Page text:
Financial Aid Information on the Internet


The largest portion of financial aid is from government grants, loans and the Federal Work-Study Program. The next major source of financial aid, especially for private colleges and universities, is from the schools themselves.
Finally, there are many scholarships and grants available from organizations and businesses. A scholarship is usually based on merit and a grant is based on need, but very often the words scholarship and grant are used interchangeably.

Internet Links
The Internet's largest free scholarship search. User must complete a personal profile, which then prompts the site to produce an individualized list of appropriate scholarships.
The Student Guide The U.S. Department of Education’s 40-page booklet explains all aspects of federal financial aid in detail. Includes facts about the Pell Grant, Stafford Loan and other federal programs.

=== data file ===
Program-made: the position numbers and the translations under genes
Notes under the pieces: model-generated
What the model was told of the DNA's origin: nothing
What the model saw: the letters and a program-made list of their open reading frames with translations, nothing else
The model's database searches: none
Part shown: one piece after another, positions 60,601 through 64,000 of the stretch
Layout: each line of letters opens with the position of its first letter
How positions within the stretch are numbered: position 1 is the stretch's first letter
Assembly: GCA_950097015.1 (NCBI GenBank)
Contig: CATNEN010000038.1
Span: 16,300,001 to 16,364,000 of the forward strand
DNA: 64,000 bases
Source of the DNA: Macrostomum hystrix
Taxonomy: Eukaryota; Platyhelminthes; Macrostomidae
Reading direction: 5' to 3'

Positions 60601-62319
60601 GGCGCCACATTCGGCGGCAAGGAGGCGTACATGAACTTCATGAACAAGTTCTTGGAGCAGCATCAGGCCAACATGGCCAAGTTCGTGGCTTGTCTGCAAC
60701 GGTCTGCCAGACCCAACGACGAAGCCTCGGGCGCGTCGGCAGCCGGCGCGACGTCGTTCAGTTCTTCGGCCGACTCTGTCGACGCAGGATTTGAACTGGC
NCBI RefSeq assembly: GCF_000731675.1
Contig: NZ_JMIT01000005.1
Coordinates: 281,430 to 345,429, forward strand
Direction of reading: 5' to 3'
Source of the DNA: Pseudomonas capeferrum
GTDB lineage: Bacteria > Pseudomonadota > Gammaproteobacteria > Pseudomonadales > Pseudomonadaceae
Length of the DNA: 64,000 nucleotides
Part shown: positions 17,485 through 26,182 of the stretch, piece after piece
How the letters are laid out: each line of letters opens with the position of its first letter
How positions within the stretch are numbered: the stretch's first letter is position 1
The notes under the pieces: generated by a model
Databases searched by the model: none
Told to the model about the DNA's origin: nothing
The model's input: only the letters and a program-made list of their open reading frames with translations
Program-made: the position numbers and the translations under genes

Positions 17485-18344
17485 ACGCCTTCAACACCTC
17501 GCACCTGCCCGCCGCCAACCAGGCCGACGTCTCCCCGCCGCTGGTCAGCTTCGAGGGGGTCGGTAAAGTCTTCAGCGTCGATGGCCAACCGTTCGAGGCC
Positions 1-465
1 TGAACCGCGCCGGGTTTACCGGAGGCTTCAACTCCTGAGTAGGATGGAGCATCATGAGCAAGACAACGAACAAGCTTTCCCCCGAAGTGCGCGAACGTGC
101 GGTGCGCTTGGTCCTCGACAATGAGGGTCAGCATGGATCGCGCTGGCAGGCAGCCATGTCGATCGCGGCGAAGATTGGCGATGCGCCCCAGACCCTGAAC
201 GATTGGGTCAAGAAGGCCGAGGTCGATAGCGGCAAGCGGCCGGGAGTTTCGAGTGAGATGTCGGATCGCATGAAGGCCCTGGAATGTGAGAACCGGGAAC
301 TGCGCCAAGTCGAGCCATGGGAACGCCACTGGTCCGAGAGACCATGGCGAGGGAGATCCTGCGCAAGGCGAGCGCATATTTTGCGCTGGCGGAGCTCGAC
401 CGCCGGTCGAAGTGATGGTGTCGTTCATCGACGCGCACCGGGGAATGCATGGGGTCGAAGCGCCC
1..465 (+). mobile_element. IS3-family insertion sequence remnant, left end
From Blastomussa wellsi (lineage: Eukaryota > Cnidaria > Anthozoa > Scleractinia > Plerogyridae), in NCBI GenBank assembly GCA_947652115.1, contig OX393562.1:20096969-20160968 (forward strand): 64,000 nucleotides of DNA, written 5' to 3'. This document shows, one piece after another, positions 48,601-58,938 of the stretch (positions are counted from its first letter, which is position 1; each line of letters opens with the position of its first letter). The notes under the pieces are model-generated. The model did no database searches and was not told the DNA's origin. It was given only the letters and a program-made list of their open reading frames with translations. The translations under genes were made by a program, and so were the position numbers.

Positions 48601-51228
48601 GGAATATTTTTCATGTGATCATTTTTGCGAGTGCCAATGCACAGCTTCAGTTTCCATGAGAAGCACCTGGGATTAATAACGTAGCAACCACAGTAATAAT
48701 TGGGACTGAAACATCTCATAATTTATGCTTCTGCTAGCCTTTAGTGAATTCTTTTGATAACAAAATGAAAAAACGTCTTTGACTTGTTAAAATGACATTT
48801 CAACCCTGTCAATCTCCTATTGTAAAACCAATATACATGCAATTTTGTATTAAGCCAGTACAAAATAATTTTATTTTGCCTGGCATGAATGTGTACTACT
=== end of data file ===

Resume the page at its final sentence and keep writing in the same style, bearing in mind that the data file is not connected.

FinAid: The Financial Aid Information Page
Free, comprehensive, independent and objective guide to student financial aid.
College Opportunities On-Line Search database of more than 9,000 institutions of higher learning. Entries for schools include detailed information on costs for undergraduate freshmen. Click on “Financial Aid” to find percentages of students who receive aid and average amounts of aid received.
New York State Higher Education Services Corporation (NYHESC) contains Facts about the Tuition Assistance Program (TAP) grant and state-guaranteed loans.
NRC Research Associateships
Catalog of postdoctoral research opportunities in numerous U.S. government laboratories.
Sallie Mae
Information about the financial aid process. Includes an interactive calculator, a glossary of financial aid terms and a step-by-step application process.
CollegeNET Financial aid information for 4-year and 2-year colleges, and technical and vocational schools. Search directly by college name, or make a profile of colleges that meet personal specifications.
The Princeton Review
Click under Scholarships & Aid for your level of education.